Subscribe to our free, weekly email newsletter!


Diesel prices are up for third straight week

By Staff
February 11, 2014

The Department of Energy’s Energy Information Administration (EIA) reported this week that the average price per gallon of diesel headed up 2.6 cents to $3.977.

This represents the third straight week of increases for a cumulative 10.4 cent gain. And this week’s price is the highest since hitting $3.981 the weeks of September 9 and September 16.

Prior to these two weeks on rising prices, diesel dropped a cumulative 3.7 cents over the previous two weeks, when prices fell 1.3 cents and 2.4 cents, respectively. Those two weeks of declines were preceded by three weeks of gains for a cumulative 3.9 cents.  And those gains were preceded by two weeks of declines for a cumulative 1.2 cent drop during the weeks of December 9 and December 17.

On an annual basis, the average price per diesel is down 12.7 cents, when diesel was at $4.104 per gallon.

In line with the gain in diesel prices is the recent increase in oil prices. The price per barrel of crude oil was $100.06 on the New York Mercantile Exchange at press time.

A Marketwatch report noted that this is the highest close of the year as traders looked toward this week’s economic data and monetary policy testimony from Federal Reserve Chairwoman Janet Yellen for cues on the next direction for prices.

Subscribe to Logistics Management magazine

Subscribe today. It's FREE!
Get timely insider information that you can use to better manage your
entire logistics operation.
Start your FREE subscription today!

Recent Entries

The tired cliché of “Perfect Storm,” is probably lost on East Coast shippers now weathering fierce winter winds and snow, but the expression still has currency on the Pacific Rim.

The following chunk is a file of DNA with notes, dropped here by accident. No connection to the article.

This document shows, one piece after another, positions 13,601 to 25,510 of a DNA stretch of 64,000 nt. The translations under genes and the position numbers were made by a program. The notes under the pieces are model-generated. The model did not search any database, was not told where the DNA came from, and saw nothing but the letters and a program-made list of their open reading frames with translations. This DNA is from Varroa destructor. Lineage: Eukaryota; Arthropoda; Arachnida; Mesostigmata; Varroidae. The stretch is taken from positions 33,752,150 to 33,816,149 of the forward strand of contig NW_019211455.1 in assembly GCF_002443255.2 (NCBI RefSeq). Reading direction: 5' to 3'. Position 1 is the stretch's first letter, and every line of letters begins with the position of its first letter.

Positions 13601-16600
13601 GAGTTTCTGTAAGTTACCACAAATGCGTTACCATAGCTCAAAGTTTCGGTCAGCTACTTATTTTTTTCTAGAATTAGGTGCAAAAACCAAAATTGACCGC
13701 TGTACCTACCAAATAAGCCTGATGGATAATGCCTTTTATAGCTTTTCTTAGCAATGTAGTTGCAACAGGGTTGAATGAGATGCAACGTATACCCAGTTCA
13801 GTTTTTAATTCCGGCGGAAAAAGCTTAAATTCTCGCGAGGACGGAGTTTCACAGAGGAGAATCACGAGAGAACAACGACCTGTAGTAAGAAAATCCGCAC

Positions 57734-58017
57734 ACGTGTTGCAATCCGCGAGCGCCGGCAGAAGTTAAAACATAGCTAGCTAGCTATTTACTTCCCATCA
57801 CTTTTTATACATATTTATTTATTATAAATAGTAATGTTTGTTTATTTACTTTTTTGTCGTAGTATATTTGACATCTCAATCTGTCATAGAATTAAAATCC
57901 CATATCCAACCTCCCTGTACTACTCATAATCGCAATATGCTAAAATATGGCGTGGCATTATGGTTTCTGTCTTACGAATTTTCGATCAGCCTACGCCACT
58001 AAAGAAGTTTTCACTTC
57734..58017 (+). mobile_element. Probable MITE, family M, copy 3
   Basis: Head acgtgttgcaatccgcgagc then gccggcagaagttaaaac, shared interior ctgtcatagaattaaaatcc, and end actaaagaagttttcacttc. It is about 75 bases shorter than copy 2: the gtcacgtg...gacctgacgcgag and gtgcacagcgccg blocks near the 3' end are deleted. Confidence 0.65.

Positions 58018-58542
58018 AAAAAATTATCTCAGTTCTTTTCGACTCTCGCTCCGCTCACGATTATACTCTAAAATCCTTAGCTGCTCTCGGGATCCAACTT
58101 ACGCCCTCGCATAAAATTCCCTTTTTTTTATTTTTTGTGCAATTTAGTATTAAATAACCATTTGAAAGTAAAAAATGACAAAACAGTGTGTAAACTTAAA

Owners of corporate fleets and fuel buyers face two dilemmas: a limited supply of cost-effective, low greenhouse-gas fuels, and little information on fuel sustainability impacts across the full production and use value chain.

U.S. Carloads were up 5 percent annually at 294,738, and intermodal at 253,317 containers and trailers was up 3 percent.

When it comes to Congress actually getting its act together on a new long-term federal transportation bill, things remain as status quo as it gets, with the big takeaway being nothing really ever gets done, when it comes to passing a badly overdue and needed bill, rather than these band-aid extensions Congress keeps signing off on.

Truckload and intermodal pricing was up on an annual basis, according to the December edition of the Truckload and Intermodal Cost Indexes from Cass Information Systems and Avondale Partners.

Article Topics

News · Diesel Prices · Diesel · All topics

Comments

Post a comment
Commenting is not available in this channel entry.


© Copyright 2013 Peerless Media LLC, a division of EH Publishing, Inc • 111 Speen Street, Ste 200, Framingham, MA 01701 USA